A pair of scripts that make it easier to manage the development of a WordPress plugin in Github, and then periodically deploy to the WP.org plugin repo (SVN).
I’ve long wanted to be able to do some simple, operated-powered searches within WordPress (especially relevant in a project I’m working on at Automattic). After a conversation with Allen, where he wanted to do the same thing, I figured I’d just whip up a quick plugin to see how hard it’d be. Turns out the answer is “not very”.
Simple Search Operators is a quick plugin that expands the functionality of the default search system in WordPress so that you can use a few useful operators (might look at adding some more at some point) [all links in the following list go to live searches on this site, using that operator]:
author:beauwill limit results to posts written by the author with the username/slug ‘beau’
tag:burritowill only return posts which are tagged with ‘burrito’
cat:posts) to search for posts categorized as ‘posts’
tag:burritofriday cancun author:beauto search for posts containing ‘cancun’, written by ‘beau’, tagged as ‘burritofriday’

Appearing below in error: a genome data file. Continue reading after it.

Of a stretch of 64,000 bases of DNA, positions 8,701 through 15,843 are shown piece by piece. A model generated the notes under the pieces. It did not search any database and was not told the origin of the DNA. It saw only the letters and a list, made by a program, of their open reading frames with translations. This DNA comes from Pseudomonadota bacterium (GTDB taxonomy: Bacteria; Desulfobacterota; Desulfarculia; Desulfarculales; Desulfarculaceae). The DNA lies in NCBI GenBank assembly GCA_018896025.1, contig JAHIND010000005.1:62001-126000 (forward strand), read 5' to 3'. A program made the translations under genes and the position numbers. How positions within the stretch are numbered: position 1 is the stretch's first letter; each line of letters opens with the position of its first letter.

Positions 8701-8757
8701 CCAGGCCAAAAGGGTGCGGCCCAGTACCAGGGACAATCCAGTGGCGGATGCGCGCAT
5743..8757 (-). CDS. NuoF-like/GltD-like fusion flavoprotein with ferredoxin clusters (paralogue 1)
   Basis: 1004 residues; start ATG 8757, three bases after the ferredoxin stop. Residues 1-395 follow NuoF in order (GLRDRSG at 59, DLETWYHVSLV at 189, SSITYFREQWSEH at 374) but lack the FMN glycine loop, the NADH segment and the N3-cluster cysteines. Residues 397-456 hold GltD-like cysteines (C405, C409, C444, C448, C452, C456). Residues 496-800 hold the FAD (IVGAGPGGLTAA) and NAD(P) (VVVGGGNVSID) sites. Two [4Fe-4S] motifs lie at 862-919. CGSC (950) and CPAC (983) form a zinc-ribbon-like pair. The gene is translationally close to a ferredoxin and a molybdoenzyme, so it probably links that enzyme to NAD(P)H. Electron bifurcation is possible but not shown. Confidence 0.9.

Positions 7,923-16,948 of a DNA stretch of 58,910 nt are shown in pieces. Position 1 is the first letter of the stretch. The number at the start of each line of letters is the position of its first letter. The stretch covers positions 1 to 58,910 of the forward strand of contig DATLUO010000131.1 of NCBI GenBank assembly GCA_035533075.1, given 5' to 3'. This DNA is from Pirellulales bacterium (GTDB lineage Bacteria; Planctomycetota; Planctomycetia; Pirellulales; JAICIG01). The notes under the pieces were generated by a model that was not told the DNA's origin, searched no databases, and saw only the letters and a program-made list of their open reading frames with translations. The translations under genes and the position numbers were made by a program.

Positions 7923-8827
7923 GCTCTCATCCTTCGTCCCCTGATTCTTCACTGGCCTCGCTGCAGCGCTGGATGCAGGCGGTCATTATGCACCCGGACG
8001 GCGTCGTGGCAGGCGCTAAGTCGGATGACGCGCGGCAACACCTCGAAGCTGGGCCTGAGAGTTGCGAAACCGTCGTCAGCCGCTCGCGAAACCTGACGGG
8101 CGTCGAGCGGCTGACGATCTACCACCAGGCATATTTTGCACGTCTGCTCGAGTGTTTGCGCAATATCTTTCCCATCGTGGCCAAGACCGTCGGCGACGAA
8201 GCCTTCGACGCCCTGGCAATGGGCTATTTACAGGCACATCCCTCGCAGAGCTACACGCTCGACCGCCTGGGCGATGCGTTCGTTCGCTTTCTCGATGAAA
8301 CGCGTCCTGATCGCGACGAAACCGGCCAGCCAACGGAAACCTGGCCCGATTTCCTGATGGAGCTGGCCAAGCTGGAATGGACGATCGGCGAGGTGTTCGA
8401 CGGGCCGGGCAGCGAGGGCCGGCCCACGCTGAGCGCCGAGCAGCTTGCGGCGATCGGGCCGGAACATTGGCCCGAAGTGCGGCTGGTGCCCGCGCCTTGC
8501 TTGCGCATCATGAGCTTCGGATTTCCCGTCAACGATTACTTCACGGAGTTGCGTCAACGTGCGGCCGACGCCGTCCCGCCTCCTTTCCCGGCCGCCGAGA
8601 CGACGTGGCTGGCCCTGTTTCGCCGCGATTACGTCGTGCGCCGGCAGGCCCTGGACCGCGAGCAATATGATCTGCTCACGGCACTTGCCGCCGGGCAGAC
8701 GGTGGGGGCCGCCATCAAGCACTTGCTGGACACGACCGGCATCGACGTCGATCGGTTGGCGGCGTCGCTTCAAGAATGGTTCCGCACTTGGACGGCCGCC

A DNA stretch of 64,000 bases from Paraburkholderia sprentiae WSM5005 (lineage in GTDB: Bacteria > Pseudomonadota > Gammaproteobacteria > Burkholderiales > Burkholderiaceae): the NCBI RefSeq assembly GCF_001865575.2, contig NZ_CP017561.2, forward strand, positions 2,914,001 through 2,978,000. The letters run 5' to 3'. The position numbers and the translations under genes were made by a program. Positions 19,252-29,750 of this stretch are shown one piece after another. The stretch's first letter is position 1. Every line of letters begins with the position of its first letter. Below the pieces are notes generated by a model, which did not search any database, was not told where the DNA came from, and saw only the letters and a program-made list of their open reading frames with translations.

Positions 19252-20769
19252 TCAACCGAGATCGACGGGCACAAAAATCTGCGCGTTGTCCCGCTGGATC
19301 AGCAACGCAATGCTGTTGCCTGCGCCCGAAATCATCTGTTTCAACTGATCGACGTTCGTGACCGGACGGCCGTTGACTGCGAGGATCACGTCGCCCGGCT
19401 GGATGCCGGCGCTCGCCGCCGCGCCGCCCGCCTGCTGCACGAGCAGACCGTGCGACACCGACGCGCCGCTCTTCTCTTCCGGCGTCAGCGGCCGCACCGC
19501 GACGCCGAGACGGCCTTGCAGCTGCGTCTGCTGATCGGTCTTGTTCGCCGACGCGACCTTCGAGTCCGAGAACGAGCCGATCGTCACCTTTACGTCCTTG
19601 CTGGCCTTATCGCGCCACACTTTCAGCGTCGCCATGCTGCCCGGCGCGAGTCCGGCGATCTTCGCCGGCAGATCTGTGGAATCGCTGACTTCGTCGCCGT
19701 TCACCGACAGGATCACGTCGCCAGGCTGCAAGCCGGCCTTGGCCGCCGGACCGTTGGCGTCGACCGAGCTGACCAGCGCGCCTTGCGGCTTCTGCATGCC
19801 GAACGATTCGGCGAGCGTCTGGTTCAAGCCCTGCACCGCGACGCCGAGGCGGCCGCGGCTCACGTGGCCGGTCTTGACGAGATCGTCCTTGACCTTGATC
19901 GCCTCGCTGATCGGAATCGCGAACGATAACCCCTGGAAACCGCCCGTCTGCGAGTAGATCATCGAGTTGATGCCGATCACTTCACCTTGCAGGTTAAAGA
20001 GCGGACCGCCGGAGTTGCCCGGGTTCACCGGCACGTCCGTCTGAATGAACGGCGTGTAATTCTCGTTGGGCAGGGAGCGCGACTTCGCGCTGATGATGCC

- Not heavily tested! May well be capable of generating server-melting queries
- Only supports one of each operator for now
- Operators and freeform searches may be combined (e.g.: “tag:burrito cancun”)
- Does not support spaced strings for operators, so you can only do things where a no-space string attached to an operator will get you what you want
- Because of the way it manipulates query variables, might mess with other plugins or themes in adverse ways. Like I said, not heavily tested.
- Not available via the WP Plugin Repo yet; will get it up there once it’s baked a little bit
If you’d like to give it a shot, please do. If you’d like to add more operators; shoot me a pull request and we can expand this out a bit.
One thing that’s always bugged me in writing Posts/Pages content within WordPress is that you have to cater for different presentation possibilities. If you’re into web-standards, then that makes life difficult for things like headings (
h2, etc), when a block of content is presented in different contexts.
Ideally, your page should be structured with an
h1 tag around the title of the most important concept on the page, an
h2 around a sub-topic/concept, etc. On your home page, the
h1 usually ends up going around your logo/site title, since that’s the over-arching concept. Then under that, you might have a listing of recent posts. Each of those posts should probably have their titles in an
h2. No problem so far, right? You just set up your template like that and you’re good to go. (more…)